Rachael Smart reviews a collection of essays gathered around the subject of trauma
Trauma: Essays on Art and Mental Health Edited by Sam Mills and Thom Cuell Dodo Ink, 2021 ISBN 978-0993575877 416pp £10.99
In these uncertain times of isolation, fear and loss due to the Covid-19 pandemic it feels crucial to read this extensive anthology of essays about art and mental health. This book collates over thirty essays of personal and political perspectives on trauma from anxiety, loss, relationship dysfunction, abuse and addiction, to name a few, alongside exploring ways and means of trauma recovery via the arts.
Trauma is a slippery subject for it can elude us – we argue over what it is, whose trauma is worse, we develop hierarchies of trauma and speak of a pervading trauma that others may deem miniscule in light of the events they themselves have endured. Trauma is a complex topic but a necessary one to unravel because it cannot be seen – it lives in our brains and our hearts, it re-plays and worries at us, it shapes the way we respond but it cannot be heard unless someone is brave enough to give it words. This writers in this anthology have boldly and collaboratively done that and in doing so, have also offered up some creative tools for moving towards resolution and recovery using the power of art.
Rowena Macdonald’s ‘Quite Collected…Meanwhile’ is a deftly structured and harrowing piece which juxtaposes one woman’s stream of consciousness during an anxiety relapse against the polished veneer of her middle-class life in London. Third-person is used to striking effect as Macdonald colours in the busy urban lifestyle of a working mother: ‘…she does not look out of place among the other locals walking at a purposeful pace, with recyclable cups of coffee and phones in hand’. And yet, on the left side of page, the rhythm of a panic attack rises: ‘not enough sleep 12pm to 5am onetwothreefourfive only five hours eightminusfiveequalsthree.’ The way the brain flits during panic is artistically shaped out on page. Macdonald uses white space to exhibit the inability to slow the brain and articulate during anxiety: when there feels there’s no room to exhale.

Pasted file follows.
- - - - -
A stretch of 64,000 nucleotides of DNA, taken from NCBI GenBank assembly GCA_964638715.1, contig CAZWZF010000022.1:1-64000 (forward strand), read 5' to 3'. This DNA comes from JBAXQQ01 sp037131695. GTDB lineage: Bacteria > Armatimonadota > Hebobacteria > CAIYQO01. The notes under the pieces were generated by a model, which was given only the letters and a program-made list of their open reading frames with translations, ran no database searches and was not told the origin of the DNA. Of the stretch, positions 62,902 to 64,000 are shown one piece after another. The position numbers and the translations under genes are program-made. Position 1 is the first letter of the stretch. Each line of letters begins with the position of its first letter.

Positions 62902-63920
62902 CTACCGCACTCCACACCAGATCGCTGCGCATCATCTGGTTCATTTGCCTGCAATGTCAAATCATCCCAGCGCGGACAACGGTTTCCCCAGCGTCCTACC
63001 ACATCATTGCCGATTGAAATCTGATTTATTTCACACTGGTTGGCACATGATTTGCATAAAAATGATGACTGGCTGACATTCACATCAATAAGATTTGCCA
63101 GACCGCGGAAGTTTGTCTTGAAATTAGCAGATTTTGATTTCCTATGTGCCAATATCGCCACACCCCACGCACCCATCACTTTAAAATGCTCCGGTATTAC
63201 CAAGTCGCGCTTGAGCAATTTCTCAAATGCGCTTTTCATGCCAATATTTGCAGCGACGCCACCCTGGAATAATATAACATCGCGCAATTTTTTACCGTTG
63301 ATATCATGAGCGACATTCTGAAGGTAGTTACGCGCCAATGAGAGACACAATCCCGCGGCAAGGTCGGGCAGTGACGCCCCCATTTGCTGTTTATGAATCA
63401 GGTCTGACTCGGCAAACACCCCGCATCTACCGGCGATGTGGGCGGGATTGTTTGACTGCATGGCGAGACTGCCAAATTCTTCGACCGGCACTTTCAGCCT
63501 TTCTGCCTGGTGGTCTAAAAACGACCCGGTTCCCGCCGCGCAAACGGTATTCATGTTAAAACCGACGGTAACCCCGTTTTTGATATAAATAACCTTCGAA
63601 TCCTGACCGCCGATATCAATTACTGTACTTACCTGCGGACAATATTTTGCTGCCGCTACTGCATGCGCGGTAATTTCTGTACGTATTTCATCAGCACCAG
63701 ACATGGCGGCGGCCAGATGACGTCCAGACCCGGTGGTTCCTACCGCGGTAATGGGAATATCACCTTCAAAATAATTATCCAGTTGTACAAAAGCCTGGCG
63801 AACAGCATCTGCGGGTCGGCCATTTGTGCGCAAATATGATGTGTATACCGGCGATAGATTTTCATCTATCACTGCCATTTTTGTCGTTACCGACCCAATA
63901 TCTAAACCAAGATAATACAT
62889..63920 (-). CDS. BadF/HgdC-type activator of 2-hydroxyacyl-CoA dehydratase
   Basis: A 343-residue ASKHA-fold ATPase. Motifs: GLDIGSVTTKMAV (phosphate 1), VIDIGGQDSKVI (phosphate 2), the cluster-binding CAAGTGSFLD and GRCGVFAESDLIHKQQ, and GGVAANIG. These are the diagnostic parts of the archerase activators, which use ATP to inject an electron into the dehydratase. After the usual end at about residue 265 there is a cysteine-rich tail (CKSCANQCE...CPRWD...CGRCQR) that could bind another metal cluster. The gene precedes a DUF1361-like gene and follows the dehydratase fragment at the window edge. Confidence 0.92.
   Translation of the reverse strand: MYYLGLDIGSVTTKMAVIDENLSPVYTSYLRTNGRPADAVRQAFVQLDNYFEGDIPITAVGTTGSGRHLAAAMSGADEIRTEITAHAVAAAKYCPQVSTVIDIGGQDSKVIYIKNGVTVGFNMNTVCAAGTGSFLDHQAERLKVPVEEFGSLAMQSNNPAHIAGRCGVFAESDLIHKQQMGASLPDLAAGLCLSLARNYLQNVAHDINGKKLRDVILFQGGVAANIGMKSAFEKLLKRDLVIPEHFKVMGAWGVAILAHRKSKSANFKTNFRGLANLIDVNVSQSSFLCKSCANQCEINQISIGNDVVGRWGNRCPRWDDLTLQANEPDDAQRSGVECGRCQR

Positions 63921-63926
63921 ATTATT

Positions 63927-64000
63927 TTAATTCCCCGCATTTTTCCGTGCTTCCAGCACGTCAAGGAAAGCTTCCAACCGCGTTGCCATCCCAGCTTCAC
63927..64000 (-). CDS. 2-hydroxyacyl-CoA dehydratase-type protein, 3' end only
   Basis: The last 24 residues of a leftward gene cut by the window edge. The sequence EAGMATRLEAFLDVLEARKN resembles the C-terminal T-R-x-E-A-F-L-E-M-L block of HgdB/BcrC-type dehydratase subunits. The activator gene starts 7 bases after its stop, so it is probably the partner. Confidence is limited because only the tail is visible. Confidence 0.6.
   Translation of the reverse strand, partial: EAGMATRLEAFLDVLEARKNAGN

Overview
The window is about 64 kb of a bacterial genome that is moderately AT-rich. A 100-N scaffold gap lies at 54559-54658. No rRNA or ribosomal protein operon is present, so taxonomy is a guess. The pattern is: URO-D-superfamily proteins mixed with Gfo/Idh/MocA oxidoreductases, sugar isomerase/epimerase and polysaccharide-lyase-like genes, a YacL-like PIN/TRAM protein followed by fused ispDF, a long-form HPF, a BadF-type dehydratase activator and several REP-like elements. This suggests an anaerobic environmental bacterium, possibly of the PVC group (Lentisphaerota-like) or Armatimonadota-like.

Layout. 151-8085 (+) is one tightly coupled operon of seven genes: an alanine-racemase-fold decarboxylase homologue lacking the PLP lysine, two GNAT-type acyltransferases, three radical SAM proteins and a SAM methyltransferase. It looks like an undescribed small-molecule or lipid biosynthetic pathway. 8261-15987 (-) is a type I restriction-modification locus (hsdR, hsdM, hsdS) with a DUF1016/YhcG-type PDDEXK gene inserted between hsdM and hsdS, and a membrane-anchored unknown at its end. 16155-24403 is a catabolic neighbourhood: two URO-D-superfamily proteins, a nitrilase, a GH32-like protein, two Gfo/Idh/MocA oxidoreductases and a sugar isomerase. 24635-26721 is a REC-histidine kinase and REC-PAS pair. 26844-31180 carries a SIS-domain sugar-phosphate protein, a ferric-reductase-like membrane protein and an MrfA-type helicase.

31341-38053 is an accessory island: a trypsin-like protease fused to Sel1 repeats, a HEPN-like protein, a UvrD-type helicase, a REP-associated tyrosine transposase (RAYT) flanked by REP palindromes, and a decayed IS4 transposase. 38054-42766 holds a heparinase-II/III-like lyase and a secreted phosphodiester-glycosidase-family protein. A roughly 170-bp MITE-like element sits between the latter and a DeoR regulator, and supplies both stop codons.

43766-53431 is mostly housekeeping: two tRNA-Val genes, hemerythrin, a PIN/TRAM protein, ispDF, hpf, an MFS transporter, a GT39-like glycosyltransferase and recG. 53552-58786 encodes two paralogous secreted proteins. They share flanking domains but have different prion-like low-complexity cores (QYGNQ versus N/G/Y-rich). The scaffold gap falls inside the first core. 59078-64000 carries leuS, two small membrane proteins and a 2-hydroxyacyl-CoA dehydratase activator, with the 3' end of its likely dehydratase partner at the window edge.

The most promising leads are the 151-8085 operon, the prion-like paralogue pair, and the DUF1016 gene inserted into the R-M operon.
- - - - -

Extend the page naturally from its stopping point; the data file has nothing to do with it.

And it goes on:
Catherine Taylor’s ‘In the Mean Time’ explores separation anxiety with artistic insight and tenderness. Taylor’s dexterity for moving fluently between the private and political is outstanding in this piece which opens with a forced relationship separation due to the Covid-19 lockdown. From a position of involuntary solitude, Taylor considers the deep and permanent wounds of father hunger with reference to art depicting the trauma of others, namely 1980’s disaster movies and Caroline Salomon’s exhibition of gouache paintings: Life, or Theatre?
We are taken to writing created during forced separations such as Anne Frank’s uncensored diaries and the intolerable horror within the Russian poet Marina Tsvetaeva’s letters to her husband who had been drafted into the Imperial army. Acute pain is studded throughout this piece from the cuckoo clock gifted by Taylor’s father which ‘kept neither the time, nor its temper:’ and the tennis racquet at the foot of Salomon’s bed in her self-portrait, a symbol of a freedom Jews were no longer permitted. Taylor notes the importance of detachment, though, not merely as self-preservation – as a coping mechanism – within trauma, but also as a creative self-discipline necessary for writers.
Susanna Crossman’s powerful hybrid essay ‘The Clown’ explores her role working as a clown therapist with traumatised children in French psychiatric units. Crossman speaks of this aesthetic performance role as a way of building bridges: ‘The painful singularity of an existence is both heard and told. I am here, the clown says, and the child responds, I am here too.’ This clown, though, always loses her red nose, a clown who asks: ‘…How can I be a clown without a nose?’ Identity loss and formation underpin this piece which not only serves up a robust and theoretical framework for recovery but reminds us that following the most atrocious of traumas there is hope: ‘Clown theory states that everyone can find his or her clown.’